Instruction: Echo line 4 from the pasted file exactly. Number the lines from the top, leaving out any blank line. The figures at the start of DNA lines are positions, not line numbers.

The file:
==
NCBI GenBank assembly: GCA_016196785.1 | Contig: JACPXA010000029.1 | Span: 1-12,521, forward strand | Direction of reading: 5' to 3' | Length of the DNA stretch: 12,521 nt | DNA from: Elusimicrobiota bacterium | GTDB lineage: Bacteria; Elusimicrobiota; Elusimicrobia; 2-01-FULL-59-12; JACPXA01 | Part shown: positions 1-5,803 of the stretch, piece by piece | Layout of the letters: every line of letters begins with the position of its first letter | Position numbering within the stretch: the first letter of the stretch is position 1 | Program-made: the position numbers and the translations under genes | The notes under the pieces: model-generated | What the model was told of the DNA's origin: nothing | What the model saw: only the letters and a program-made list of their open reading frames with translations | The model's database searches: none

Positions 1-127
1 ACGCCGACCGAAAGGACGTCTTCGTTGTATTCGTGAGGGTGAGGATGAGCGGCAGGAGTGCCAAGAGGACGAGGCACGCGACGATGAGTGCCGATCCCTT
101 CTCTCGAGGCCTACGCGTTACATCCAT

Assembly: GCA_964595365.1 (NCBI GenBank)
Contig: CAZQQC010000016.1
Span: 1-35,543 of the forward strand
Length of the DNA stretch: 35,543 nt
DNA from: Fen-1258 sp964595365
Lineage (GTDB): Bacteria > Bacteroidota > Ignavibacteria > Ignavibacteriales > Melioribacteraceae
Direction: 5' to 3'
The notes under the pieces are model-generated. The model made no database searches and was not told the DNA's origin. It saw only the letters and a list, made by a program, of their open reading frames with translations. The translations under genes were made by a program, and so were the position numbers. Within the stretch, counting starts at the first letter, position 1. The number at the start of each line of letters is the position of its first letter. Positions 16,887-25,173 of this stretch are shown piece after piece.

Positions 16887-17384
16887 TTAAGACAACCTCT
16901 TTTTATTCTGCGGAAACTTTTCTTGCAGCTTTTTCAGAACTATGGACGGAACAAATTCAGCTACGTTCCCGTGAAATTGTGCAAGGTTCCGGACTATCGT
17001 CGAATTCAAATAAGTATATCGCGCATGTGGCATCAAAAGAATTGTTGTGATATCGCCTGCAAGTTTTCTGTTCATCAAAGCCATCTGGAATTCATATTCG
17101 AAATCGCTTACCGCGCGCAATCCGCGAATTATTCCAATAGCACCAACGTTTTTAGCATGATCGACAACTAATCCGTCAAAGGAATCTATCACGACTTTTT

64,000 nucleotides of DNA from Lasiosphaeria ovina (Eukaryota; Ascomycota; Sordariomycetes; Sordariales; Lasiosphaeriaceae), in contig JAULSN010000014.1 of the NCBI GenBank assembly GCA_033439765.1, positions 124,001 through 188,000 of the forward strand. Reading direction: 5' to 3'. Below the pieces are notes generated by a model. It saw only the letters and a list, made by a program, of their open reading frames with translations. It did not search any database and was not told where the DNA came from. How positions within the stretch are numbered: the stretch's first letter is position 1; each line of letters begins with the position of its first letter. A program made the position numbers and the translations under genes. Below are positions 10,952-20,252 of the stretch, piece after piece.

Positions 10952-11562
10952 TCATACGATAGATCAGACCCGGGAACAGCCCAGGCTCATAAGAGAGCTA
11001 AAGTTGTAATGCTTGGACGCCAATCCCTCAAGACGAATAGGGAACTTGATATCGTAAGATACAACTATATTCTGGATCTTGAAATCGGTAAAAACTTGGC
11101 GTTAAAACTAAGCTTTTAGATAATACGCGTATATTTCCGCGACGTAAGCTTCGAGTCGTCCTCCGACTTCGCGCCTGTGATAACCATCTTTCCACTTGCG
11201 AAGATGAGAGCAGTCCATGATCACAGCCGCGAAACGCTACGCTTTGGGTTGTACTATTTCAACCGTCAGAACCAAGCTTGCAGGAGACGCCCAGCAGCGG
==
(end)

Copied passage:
101 CTCTCGAGGCCTACGCGTTACATCCAT